2015 Los Angeles Film Festival

L.A. Film Festival Review: American DREAMers

American DREAMersOn June 15, 2012, the Secretary of Homeland Security announced that certain people who came to the United States as children and who met several guidelines would be able to request consideration for deferred action for a period of two years with subject to renewal. This would also make them eligible for a work authorization. Although the announcement provided for temporary relief, it does not provide lawful status.

American DREAMers follows five undocumented youth and an ally, who form part of the Campaign for an American DREAM (CAD) as they make their journey from San Francisco to Washington, DC risking their freedom as many out themselves as undocumented. They walk nearly 3,000 miles to their destination in hopes that their actions will draw attention to immigration rights that are needed in the United States.

As their journey is documented, the audience learns more and more about these young activists and their personal journey that leads them to be part of the movement.

They are students who have lived in a country that has seen them grow for most of their lives and as a consequence they have build their lives within it. They are college students, young professionals, activists, and leaders in their communities.

One of the activists featured is Jonatan Martinez, who shares at the beginning of the documentary that he was brought to the United States when he was 4 years. Growing up in Georgia, he found out he was undocumented when he tried to enlist in the U.S. Coast Guard but was unable to enlist due to his legal status.

He is currently facing deportation even after Deferred Action was announced. For four weeks he was detained in the Stewart Detention Center after he was picked up by campus police during his senior year.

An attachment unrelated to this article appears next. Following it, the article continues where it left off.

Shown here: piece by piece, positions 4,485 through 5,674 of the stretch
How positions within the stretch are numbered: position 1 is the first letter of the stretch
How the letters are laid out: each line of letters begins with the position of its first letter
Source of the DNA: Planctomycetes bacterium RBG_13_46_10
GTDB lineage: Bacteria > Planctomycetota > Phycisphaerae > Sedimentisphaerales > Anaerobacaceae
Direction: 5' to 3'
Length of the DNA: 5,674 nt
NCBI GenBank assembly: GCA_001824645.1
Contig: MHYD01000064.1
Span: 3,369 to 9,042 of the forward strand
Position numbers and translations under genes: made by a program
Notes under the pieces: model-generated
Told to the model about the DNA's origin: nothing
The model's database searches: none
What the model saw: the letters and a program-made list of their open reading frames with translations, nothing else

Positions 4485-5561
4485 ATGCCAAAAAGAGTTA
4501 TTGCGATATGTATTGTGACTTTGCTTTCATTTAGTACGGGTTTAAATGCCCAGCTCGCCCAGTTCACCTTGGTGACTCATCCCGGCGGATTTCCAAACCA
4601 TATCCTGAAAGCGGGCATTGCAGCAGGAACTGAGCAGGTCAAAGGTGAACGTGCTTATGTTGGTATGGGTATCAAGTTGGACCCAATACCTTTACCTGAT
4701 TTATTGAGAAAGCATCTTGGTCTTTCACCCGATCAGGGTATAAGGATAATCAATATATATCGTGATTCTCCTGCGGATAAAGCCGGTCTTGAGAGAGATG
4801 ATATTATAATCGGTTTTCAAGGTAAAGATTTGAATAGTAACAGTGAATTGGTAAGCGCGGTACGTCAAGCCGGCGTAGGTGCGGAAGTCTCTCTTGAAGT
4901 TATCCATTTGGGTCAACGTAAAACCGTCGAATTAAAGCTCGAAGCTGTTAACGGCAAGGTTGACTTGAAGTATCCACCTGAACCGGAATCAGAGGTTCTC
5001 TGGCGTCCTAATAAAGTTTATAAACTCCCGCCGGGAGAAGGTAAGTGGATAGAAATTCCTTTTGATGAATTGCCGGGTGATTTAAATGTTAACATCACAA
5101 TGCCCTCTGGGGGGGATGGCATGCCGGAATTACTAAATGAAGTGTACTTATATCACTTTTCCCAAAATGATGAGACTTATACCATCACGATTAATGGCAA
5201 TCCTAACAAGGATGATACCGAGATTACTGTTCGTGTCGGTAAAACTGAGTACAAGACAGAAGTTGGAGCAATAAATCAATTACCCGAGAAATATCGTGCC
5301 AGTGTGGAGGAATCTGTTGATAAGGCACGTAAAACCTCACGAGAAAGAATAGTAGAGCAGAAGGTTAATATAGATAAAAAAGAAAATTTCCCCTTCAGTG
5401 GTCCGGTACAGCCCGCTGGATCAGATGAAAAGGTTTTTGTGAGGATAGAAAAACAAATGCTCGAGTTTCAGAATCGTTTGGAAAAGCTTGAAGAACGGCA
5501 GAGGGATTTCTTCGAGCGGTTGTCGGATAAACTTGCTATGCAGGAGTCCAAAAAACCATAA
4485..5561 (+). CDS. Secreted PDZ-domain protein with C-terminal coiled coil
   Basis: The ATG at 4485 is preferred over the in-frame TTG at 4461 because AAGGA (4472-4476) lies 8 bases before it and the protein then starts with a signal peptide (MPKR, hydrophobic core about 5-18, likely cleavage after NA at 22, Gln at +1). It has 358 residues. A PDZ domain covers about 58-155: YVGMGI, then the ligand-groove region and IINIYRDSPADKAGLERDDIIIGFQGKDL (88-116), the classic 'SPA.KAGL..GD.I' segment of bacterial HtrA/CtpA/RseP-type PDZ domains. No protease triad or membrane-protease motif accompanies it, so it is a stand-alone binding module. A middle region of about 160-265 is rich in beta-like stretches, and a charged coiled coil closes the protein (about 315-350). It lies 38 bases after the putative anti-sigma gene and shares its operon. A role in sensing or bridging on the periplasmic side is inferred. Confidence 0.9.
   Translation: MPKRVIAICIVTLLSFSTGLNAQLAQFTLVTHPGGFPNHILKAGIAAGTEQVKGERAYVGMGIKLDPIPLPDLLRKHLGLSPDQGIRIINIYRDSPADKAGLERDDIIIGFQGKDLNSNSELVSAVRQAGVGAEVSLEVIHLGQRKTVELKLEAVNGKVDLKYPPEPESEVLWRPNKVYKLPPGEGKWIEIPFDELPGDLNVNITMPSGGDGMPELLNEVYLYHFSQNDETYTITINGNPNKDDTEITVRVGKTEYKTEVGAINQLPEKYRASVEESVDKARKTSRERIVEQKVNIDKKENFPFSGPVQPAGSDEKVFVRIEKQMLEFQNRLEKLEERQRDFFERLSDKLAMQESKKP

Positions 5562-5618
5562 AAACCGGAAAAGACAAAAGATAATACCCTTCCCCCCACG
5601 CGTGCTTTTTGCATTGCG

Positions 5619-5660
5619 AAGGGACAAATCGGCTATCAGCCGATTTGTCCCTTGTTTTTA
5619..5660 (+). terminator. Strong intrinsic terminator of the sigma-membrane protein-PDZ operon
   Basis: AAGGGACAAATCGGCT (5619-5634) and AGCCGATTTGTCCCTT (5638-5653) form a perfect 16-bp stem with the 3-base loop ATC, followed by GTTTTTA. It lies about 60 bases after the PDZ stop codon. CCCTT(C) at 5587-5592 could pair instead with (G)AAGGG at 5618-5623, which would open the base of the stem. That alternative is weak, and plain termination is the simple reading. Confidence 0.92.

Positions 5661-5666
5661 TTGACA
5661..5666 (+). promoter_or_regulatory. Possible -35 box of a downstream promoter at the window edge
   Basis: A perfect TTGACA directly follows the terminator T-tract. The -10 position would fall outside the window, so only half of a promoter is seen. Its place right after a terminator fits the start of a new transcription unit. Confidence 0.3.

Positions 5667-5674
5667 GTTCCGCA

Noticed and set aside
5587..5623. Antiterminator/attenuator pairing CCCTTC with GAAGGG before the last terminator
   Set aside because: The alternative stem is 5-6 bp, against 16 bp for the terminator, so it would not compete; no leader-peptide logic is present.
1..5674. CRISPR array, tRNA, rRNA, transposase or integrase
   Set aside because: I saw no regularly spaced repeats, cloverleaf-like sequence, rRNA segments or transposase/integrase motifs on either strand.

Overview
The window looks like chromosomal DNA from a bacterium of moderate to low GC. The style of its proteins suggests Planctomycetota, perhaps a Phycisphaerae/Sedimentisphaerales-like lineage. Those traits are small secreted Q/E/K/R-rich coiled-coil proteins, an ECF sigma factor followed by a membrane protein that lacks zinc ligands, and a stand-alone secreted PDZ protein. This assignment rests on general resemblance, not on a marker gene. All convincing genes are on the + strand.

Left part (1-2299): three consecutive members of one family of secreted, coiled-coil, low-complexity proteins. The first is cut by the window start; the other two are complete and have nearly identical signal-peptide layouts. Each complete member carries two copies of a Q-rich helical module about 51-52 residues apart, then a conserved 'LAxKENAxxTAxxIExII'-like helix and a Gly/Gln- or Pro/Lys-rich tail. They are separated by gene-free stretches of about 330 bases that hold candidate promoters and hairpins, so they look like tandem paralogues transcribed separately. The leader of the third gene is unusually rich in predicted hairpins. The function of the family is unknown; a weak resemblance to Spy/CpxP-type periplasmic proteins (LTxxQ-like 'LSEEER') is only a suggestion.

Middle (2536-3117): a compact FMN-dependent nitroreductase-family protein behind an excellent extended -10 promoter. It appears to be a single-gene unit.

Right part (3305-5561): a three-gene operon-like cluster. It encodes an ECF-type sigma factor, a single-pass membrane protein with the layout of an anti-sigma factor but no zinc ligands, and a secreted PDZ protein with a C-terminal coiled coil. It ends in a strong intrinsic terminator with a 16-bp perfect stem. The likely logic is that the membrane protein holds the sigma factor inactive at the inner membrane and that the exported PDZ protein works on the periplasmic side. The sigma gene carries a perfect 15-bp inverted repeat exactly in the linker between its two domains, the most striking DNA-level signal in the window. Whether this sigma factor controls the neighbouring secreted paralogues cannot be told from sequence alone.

Martinez narrates most of the documentary, which helps separate the documentary from others. It is being told by someone who lived through the experience and not by someone who is simply reading a script.

Another activist who is featured in the documentary is Veronica Gomez, who a day prior to her fourth birthday was brought to the United States. In hopes that one day she could help her family, she earned a B.A. in Criminal Justice with an option in Law Enforcement and Administration from California State University East Bay.
During the filming of the documentary Gomez demonstrated her passion for immigrants rights risking legal repercussions when she staged a six-day sit-in and hunger strike in an Obama for America campaign office in Denver, Colorado.

Co-directed and produced by Saray Deiseil and written by Jennifer Castillo, American DREAMers is different compared to any other documentary. It is personal. Not only does it inform but it also tells a story, an important one at that.

Often times documentaries are informative, but fail at keeping their audiences interested. The personal stories of the activists featured and their narration of the events that unfold are what make the documentary.

Above all, American DREAMers shines light on the current immigration situation that the country faces. It helps those who are not informed learn about the legal history on immigration in the United States.

American DREAMers stands alone in comparison to any other documentary on the subject. The youth activist featured give a face to immigration rights, which often is not given one.
This documentary will make you face a roller coaster of emotions. While you will laugh alongside the activists as they reflect on their adventures with “Big Mama” (the old RV that they drive in parts throughout their trip), you will want to cry with frustration as you watch Jonatan Martinez explain his current immigration status, but above all you will be inspired.

American DREAMers – A

LA Film Festival: American Dreamers with Jenniffer Castillo and Saray Deiseil

LA Film Festival: American Dreamers with Jonatan Martinez

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